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Painting Your Santa

Paper Mache Santa


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Painting Your Paper Mache Santa:

Paper Mache Santa made with Paper Mache ClayIf you read the previous post, you know how this Santa portrait mask was made. Now he’s all ready to paint. The deep texture that I put on the beard made the painting step go really fast.

Use a damp sanding sponge from the hardware store to smooth your Santa. The damp sponge keeps the dust from floating around in the air. To make him even smoother, you can give your Santa several coats of home-made gesso, damp-sanding between each coat. You can find the recipe in the Art Library under the Paper Mache Recipes tab.

Step One:

First Undercoating
First Undercoating

I used a grey undercoat on the beard and the fur of his hat, and red on both the hat and the face. It looks rather startling in the photo, but it will be covered with the next colors.

Step Two:

Second Layer of Acrylic Added to Santa
Second Layer of Acrylic Added to Santa

Then I used a warm white on the beard. With an almost-dry brush, I tried to catch only the tops of the ridges so the darker grey would show in the crevices.To make a warm white, add a small dab of yellow ochre to your white paint.

Step Three:

The face was painted with Northern European flesh color (white, cadmium red, yellow ochre, and a touch of burnt sienna.) It took several coats, with variations in the amounts of the colors in the mix, until I thought he looked OK.

Hint: if you make a lot of sculptures featuring people faces, you’ll want the book Color Mixing Recipes for Portaits. I use my copy a lot, and it saves a lot of time.

Adding Details to Santa
Adding Details to Santa

Step Four:

Next,I gave Santa some rosy cheeks and a pink nose (he spends a lot of time out in the bright, cold snow, after all). The eyes are a light grey-blue, to match his overall color scheme, and to give him a Nordic look.

Laugh Lines and Eye Highlights Added
Laugh Lines and Eye Highlights Added

Step Five:

After the cheeks and eyes were painted on, I sealed Santa with a coat of matte acrylic varnish. When that was dry, I mixed up some of the same varnish with just a few drops of burnt sienna and one tiny drop of ultramarine blue, so the mix was a very thin brown. I brushed this over the sealed Santa, allowing the pigment to flow into the deeper laugh lines and around the eyes and nose. I then finished covering the rest of the beard and hat, and the very light brown helped to bring the colors together. These two coats of varnish will make it easier to wipe the dust off Santa next year.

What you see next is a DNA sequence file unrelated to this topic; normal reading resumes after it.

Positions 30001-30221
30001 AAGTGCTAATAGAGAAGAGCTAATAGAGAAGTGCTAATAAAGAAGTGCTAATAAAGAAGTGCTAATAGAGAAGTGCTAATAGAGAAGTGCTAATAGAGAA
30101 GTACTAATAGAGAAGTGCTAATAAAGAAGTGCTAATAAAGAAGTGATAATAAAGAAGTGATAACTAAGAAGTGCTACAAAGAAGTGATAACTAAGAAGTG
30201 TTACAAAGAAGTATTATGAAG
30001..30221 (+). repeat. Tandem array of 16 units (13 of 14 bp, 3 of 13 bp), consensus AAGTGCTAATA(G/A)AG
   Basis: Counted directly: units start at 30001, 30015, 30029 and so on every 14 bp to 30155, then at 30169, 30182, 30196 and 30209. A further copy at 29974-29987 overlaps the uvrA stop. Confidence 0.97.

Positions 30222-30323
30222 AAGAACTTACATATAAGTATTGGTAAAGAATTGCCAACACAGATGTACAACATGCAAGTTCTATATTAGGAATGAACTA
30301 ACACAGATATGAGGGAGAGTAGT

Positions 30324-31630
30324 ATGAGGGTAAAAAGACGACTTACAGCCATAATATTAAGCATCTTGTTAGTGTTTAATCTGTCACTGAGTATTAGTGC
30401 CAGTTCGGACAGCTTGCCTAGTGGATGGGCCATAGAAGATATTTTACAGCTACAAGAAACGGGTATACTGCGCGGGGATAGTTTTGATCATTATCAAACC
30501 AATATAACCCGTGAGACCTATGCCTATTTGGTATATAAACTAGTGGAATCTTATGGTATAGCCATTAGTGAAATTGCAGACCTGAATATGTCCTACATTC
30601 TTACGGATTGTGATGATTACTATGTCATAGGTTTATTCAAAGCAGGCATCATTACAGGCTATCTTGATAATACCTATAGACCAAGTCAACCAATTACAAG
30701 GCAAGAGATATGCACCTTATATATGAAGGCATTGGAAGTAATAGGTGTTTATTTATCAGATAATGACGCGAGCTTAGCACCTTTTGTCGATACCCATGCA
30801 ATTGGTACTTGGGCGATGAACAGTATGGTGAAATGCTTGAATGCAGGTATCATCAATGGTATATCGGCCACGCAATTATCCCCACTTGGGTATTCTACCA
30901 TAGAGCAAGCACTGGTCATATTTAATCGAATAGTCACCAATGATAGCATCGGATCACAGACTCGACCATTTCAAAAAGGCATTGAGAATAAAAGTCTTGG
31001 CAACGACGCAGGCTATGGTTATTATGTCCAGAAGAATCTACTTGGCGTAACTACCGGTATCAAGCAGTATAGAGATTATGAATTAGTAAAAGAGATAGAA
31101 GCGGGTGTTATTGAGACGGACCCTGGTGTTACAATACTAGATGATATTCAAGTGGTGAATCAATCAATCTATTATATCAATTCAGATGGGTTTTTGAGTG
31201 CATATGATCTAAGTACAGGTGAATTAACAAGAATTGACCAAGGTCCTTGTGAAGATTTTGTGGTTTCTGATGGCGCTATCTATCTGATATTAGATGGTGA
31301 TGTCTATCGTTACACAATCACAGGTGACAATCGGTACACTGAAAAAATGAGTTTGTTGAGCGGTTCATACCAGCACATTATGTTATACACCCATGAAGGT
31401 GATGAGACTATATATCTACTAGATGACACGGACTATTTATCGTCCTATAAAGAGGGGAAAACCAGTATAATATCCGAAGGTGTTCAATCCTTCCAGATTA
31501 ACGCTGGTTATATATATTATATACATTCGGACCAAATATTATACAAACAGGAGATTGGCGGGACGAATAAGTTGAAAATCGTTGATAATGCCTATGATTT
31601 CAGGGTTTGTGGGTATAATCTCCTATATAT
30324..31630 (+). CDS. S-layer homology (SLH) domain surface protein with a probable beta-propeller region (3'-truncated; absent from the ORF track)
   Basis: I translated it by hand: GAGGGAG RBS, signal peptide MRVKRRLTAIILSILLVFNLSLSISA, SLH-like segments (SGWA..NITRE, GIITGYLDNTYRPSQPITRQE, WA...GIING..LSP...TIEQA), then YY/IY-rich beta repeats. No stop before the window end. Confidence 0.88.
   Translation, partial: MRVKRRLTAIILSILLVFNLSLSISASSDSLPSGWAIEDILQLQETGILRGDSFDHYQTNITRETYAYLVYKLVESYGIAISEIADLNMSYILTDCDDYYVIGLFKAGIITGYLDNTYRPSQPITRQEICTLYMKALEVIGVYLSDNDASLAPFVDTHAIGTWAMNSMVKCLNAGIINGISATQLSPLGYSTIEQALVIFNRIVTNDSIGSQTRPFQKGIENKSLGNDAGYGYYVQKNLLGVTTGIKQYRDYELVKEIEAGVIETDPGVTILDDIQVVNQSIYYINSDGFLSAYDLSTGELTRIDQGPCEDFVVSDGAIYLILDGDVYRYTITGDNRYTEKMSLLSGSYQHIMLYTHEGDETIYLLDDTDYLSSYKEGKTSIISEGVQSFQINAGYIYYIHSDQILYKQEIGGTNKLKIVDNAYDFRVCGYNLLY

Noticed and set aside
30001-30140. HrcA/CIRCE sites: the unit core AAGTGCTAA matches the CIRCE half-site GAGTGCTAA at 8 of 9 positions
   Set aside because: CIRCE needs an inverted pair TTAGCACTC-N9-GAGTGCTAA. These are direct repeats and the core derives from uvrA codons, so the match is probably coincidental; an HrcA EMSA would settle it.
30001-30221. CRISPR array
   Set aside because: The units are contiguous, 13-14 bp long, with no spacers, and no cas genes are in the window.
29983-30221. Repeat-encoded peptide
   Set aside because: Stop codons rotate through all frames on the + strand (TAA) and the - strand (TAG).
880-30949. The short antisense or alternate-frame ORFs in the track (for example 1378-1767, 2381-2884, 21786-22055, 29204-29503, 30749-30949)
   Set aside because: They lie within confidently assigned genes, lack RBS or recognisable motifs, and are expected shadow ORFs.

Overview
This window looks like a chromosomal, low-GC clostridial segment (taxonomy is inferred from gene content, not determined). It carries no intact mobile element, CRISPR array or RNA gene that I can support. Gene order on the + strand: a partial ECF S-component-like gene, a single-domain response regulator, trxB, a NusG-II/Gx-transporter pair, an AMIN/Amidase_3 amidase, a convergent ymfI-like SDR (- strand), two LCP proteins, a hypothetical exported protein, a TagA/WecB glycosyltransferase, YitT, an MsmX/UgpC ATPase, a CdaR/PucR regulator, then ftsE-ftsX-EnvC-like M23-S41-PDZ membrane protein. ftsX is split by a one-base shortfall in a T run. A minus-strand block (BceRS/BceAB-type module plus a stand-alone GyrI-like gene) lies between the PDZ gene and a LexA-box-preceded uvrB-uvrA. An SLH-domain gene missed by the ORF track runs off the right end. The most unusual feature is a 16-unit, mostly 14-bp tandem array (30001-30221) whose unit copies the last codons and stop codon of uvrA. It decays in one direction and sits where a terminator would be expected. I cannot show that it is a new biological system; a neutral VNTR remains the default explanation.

I added two white highlights to the eyes, used my glue gun to attach a wire hanger on the back, and he’s done.

Santa, Finished
Santa, Finished

If you make a Santa of your own, please come back and show him off. I’d love to see how your Santa turns out!

39 comments

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  • Jonni, love your site.This is my first try at paper mache for years. Just have a question. I am making my granddaughter a Olaf snowman and would like to know how firm the armature need to be before adding the air dry clay?

  • Hi Jonni, We love your Santa face, We would like to buy two of them, we would only need made the Hat, Face, Moustache but without beard, if you sell them what would be the cost for two of them without beard?
    thank you,

    • Hi Lisa. I don’t sell the Santas. I gave this one away, in fact. Since I gave the instructions, you might be able to find someone locally who could make one for you.

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